Esther Toepfer couldn’t be happier with her new deck. She couldn’t be happier with the way it came about – through the new Helping Hands program, a part of Habitat for Humanity. The deck rebuilt on her and her husband Kenny’s home was the first Helping Hands project undertaken by the Dallas/Guthrie Habitat for Humanity group, said Lois Hoger, co-chairperson of the group’s board.

Esther Toepfer said she was very pleased with the work done by the group of about 15 volunteers. "The railing on the deck was getting rotten. I asked Earl Bonjour, who goes to my church, if he could come and take a look at it. He did, and said he thought Kenny and I would be good candidates for a Helping Hands project."

The Habitat for Humanity group helped her go through their financials, and discovered they qualified, Toepfer said. The program gives her and her husband a low-interest loan to pay for materials and volunteers do the work.

Hoger explained there are financial guidelines which must be met, and applicants must own the property. Often the people who qualify are on fixed incomes because they are retired or handicapped.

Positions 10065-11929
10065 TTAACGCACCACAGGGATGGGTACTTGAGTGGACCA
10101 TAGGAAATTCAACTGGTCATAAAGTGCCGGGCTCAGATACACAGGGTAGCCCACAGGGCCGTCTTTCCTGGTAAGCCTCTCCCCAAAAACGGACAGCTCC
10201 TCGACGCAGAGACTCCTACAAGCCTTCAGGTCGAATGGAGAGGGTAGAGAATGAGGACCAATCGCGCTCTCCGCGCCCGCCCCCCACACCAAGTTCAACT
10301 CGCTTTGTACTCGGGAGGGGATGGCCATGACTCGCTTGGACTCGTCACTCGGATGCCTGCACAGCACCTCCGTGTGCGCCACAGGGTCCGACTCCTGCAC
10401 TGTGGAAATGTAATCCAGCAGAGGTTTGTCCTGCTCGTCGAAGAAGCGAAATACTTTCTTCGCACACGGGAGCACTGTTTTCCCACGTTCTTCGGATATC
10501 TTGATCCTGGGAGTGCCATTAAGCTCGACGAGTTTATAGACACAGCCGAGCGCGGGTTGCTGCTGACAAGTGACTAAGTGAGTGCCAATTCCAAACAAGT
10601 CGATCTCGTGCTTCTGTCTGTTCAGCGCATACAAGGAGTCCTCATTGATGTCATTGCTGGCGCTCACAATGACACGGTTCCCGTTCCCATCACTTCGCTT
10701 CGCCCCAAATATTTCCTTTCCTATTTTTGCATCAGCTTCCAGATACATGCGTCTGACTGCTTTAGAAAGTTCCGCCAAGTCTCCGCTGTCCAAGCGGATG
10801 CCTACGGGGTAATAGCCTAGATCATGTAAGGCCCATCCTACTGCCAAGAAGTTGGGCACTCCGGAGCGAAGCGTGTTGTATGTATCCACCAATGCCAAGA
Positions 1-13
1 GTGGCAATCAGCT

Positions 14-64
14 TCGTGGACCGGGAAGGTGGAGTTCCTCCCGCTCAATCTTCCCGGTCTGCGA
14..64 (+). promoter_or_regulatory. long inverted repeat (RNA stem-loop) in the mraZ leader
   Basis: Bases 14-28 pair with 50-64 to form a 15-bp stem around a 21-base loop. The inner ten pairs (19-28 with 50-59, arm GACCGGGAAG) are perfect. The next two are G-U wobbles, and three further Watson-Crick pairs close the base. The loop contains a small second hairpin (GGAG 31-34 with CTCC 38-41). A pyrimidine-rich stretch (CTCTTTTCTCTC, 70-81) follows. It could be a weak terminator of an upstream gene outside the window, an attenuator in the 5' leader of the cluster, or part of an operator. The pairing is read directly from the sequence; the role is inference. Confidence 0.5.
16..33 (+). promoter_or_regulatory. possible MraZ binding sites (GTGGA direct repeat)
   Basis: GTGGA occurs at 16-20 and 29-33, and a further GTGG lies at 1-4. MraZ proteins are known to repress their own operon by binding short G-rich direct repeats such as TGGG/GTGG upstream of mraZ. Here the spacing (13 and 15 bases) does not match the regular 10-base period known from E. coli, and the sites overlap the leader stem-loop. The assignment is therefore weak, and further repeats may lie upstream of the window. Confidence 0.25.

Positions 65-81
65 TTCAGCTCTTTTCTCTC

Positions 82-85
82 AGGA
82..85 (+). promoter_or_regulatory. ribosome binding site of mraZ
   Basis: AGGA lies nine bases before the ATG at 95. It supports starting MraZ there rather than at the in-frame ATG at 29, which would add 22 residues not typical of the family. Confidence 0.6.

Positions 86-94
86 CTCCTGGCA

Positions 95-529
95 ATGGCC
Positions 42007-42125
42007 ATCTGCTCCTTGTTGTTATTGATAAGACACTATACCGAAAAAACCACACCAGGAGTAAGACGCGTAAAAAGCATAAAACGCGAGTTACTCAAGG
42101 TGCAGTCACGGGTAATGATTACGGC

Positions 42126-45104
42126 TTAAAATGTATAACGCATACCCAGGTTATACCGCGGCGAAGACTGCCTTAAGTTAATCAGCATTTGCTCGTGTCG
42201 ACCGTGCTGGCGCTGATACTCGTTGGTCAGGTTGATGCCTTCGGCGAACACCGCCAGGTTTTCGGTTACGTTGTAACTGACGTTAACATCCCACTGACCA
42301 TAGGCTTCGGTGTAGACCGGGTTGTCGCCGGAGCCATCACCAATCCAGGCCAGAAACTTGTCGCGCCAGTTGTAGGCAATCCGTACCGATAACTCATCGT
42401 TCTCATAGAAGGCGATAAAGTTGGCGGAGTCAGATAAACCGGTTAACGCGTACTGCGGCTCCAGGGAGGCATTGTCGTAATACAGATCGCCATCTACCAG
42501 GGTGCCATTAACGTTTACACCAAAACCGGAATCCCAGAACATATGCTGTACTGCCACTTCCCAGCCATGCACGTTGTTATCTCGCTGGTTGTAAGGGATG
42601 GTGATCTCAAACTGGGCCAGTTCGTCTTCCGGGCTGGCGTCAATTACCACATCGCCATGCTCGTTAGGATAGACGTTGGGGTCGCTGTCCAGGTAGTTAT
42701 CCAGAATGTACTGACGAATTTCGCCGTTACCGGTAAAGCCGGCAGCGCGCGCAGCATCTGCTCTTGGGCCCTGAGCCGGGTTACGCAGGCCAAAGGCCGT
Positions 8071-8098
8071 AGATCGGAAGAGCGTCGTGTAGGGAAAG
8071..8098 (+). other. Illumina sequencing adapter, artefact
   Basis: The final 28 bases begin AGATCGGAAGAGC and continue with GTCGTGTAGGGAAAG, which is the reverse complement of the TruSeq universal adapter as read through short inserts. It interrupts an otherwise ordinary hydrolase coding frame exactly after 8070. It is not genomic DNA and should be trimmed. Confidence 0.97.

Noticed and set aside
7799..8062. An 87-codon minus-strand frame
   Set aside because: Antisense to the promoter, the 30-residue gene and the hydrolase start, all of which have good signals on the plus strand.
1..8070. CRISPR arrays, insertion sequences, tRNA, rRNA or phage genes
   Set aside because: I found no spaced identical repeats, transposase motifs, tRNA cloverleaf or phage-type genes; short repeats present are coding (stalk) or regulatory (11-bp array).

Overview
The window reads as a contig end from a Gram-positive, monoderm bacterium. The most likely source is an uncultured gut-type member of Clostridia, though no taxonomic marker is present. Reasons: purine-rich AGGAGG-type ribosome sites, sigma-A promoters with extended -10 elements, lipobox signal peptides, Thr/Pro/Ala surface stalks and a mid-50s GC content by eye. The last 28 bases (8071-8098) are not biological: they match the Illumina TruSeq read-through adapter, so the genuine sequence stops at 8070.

Kenny Toepfer is handicapped and the couple is on a fixed income. The deck provides the only way he could leave the house. Additionally, if any emergency personnel would be called to the house, the new deck provides a much safer entrance because the floor had also begun to rot and the boards were loose, Hoger said.

She said they are hoping they will hear from people in the two counties who are in need of help. People think of Habitat for Humanity as the non-profit group that builds houses, but now they do the Helping Hands program, which allows them reach out and help more people, Hoger said. Anyone who would like to know about how to qualify or the program may call her at (515) 570-0627.

Houses, however, will still be on their agenda. "Habitat for Humanity is known for building houses. This group has built eight houses since it was started in 1994," she said. "The last house we built was in 2011."

While all those eight houses were built in Perry, the group is working to broaden their work to the rural areas and communities in both counties.

The group will also be looking at building another house in the next year or so. "One of the requirements of Habitat for Humanity is to build at least one home every three years," she said. The group is definitely looking at building in a different community since Perry has been the area of concentration for so long.